Speak

Five years ago, someone told me something that changed my life. This person had told me that I don’t speak very well. And back then, my fragile ego couldn’t handle it. I don’t even think I can handle it now.

Truth is, I don’t speak well at all. I stutter a lot. I chew on my words. Certain syllables I can’t pronounce.

If you really looked closely at what I say, I don’t really say much – I just say it much louder than anyone else. It covers up for the fact that I can’t enunciate properly most of the time.

And no matter how much I say I have the gift of gab, I’m an awkward conversationalist. My brain chases after topics even before I’ve finished talking about them. I’m the most confusing person in the world to talk to.

And stagefright? I get the heebie jeebies before I speak to anyone. I literally freeze in front of a crowd. I have a surplus amount of nervous energy that makes me want to walk around before I speak.

When that person told that to me five years ago, I was devastated. But it changed me. It sent me off on a grand adventure that led me to where I am today.

You see, I didn’t solve any of these problems. I still stutter. I still chew on my words.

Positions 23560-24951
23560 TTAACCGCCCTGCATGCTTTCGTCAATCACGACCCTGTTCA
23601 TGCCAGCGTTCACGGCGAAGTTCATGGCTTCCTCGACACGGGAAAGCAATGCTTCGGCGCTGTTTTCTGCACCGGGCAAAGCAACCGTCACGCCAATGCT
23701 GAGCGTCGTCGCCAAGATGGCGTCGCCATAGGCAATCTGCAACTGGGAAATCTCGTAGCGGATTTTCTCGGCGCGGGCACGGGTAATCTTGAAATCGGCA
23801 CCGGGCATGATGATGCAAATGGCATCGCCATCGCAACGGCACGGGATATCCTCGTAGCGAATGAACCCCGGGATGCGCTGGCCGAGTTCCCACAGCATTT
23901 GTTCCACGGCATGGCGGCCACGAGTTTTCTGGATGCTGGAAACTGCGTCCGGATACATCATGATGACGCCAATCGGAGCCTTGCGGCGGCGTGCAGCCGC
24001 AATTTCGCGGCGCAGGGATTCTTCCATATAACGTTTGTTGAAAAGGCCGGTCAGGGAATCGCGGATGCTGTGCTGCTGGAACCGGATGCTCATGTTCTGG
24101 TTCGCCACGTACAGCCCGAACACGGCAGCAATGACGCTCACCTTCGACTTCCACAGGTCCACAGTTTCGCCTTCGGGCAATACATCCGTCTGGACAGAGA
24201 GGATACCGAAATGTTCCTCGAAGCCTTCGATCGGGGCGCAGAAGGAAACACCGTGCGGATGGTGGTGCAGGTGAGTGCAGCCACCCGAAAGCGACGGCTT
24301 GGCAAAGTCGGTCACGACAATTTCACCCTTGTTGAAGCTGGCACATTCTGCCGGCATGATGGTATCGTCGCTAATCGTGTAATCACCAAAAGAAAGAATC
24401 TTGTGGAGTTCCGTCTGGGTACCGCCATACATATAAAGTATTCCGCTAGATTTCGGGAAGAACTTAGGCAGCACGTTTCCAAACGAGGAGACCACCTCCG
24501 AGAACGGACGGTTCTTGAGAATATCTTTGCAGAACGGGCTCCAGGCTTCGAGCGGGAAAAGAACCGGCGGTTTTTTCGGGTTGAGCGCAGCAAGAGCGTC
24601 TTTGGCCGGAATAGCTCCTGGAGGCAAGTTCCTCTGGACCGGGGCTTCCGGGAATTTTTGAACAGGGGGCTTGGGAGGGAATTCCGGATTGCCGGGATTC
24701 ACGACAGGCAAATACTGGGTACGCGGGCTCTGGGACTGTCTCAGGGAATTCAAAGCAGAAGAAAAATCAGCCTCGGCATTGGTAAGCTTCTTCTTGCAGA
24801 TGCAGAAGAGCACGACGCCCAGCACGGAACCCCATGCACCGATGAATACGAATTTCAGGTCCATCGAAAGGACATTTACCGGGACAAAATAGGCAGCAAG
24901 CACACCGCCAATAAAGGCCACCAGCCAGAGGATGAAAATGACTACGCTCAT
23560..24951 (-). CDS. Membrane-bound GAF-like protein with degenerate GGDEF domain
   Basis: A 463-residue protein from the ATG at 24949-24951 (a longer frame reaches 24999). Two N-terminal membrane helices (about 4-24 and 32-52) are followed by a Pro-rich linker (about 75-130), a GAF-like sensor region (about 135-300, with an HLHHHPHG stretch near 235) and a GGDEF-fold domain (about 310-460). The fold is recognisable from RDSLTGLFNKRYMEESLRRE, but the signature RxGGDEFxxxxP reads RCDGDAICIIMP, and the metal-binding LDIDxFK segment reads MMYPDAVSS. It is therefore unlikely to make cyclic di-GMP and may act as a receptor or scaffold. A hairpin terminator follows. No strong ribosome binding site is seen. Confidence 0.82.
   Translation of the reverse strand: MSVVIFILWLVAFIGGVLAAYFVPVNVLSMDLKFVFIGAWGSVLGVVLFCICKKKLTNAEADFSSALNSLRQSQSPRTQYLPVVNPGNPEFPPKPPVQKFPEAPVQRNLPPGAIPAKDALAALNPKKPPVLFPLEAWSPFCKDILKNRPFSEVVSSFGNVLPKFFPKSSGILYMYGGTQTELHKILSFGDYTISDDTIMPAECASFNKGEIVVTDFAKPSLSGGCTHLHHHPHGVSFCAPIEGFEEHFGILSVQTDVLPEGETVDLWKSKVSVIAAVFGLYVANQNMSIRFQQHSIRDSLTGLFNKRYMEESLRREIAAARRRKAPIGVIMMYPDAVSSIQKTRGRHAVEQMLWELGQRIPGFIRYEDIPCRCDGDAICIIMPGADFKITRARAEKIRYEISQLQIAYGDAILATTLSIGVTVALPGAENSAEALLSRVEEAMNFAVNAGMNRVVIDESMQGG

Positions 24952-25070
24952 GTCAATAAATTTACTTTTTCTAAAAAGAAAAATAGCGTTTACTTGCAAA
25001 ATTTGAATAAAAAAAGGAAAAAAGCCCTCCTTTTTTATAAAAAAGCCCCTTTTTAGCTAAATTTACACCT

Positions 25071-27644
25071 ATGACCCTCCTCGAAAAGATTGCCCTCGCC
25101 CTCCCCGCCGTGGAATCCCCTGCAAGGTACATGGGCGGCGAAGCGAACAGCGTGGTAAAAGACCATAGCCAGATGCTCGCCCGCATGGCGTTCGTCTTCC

But I changed how I use them. The stutters, the awkward pauses, I use them for dramatic effect. When I tell a story, it’s more real somehow.

The loud voice? I literally wake up the crowd. My mind racing ahead of me? It allows me to think ahead – ten steps before anyone else.

In a pitch or any speaking engagement, I always think that I’m not good enough. And that forces me to actually rehearse and practice before I speak to anyone.

I’m still not the best speaker in the world. But I’m going to go out there, warts and all, heart on my sleeve each and every time.

To that person I should say thanks for the wake up call. I needed that. And it’s led me to do what I truly love. No it isn’t digital marketing. That’s just a means to end. It’s talking to people, emotions on full display, stuttering my way into their hearts and minds.

4 Comments

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  1. I feel like you’re describing me too. I’m the same way. I’m awkward in front of a crowd. I stutter. I often have trouble enunciating words and most of the time, I over-analyze my thoughts before speaking. I was never told that though because I am usually quiet and don’t speak much. Even now, after almost a decade in Toastmasters – a public speaking club – I still have trouble speaking. I think you’re brave and courageous to stand up and speak. I feel I need to do the same thing. Great post. A very relatable topic.

    Liked by 1 person

  2. Glad to know that he unwittingly led you to what you truly love 🙂

    Liked by 1 person

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